Resurgent Lee Westwood weathers the storm to win Malaysian Open

Englishman credits course and coaching changes as he romps to seven-shot victory

PUBLISHED : Sunday, 20 April, 2014, 10:13pm
UPDATED : Monday, 21 April, 2014, 12:39am

A four-hour weather delay was the only obstacle for Lee Westwood as the Englishman cantered to a seven-stroke win in the European Tour's Malaysian Open on Sunday to end an almost two-year trophy drought.

The former world number one, leading by a stroke ahead of compatriot Andy Sullivan, carded a bogey-free final round of four-under-par 68 for a four-day total of 18-under.

Austrian Bernd Wiesberger (67), South African Louis Oosthuizen (68) and Belgian Nicolas Colsaerts (70) finished tied for the second spot at 11-under.

Once the 27-year old Sullivan found water at the second hole for a triple-bogey seven, there was no catching Westwood, whose last triumph came at the 2012 Nordea Masters in Sweden.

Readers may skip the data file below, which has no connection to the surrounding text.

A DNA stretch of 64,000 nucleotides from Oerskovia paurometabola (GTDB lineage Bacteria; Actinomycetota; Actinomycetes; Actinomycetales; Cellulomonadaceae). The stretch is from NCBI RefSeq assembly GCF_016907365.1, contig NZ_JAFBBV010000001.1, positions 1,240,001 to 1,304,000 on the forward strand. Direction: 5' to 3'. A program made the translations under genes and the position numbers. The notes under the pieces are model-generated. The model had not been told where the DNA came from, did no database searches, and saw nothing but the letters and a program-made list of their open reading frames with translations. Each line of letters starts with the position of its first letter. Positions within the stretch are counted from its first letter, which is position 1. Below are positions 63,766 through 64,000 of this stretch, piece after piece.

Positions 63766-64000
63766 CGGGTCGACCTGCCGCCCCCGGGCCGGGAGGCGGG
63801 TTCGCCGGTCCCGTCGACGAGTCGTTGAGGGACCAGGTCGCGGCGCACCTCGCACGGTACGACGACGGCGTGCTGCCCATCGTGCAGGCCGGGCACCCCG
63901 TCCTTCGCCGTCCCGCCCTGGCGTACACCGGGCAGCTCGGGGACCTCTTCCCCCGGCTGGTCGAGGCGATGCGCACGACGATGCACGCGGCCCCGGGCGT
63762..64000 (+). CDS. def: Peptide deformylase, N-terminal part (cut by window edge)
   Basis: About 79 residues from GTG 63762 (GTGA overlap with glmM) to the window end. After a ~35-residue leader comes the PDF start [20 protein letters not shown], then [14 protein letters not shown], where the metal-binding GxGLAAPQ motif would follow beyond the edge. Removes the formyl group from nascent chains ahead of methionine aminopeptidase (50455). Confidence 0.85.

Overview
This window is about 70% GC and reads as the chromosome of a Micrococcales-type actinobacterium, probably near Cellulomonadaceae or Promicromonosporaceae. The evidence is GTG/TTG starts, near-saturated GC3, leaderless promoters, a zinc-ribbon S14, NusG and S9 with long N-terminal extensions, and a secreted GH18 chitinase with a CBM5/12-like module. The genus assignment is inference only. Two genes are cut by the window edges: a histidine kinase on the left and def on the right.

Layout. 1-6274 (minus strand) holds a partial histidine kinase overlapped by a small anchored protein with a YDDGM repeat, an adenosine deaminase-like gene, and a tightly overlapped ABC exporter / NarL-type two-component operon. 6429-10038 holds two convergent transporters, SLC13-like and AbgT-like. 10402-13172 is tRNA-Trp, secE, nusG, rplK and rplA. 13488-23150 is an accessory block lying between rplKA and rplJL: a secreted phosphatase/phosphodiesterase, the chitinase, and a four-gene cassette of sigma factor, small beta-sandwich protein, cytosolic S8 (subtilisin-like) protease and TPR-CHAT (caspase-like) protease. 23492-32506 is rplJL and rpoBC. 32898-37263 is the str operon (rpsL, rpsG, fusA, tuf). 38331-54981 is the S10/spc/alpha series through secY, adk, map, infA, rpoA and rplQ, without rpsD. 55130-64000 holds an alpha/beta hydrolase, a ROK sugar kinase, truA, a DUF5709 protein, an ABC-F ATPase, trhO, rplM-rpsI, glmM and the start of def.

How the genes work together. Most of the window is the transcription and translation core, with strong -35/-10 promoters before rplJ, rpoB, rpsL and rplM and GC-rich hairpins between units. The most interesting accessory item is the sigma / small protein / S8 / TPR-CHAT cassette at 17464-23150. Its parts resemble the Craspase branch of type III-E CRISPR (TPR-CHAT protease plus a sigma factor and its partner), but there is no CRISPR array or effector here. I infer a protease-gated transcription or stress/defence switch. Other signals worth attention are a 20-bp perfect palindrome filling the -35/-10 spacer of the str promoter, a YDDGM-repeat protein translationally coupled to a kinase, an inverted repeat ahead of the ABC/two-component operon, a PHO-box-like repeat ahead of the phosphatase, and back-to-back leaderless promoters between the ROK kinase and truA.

Sullivan fought back with a hat-trick of birdies from the fourth but suffered an astonishing meltdown after that as he went on to drop six more shots to finish tied 13th with a final-round 78.

Play was suspended for over four hours at the Kuala Lumpur Golf and Country Club due to a lightning threat but it provided no respite for the chasing pack as Westwood returned to sink two more birdies on the 13th and the final hole.

The 40-year-old, who finished seventh at the Masters last week, credited the recent changes he had made to his game for the turnaround.

"I started working with a new coach a few weeks ago, Mike Walker, and Billy Foster came back on the bag at the end of last year, so I was going back to what I had done before because it had worked," Westwood said after winning the US$2.75 million Asian Tour co-sanctioned event.

"It's started to work already - the last couple of weeks I've played well in Houston and at the Masters last week and this week I've obviously played very well.

"It's a golf course that suits my game; it's very tight in certain areas.

"I played well, I putted well, and the short game is good."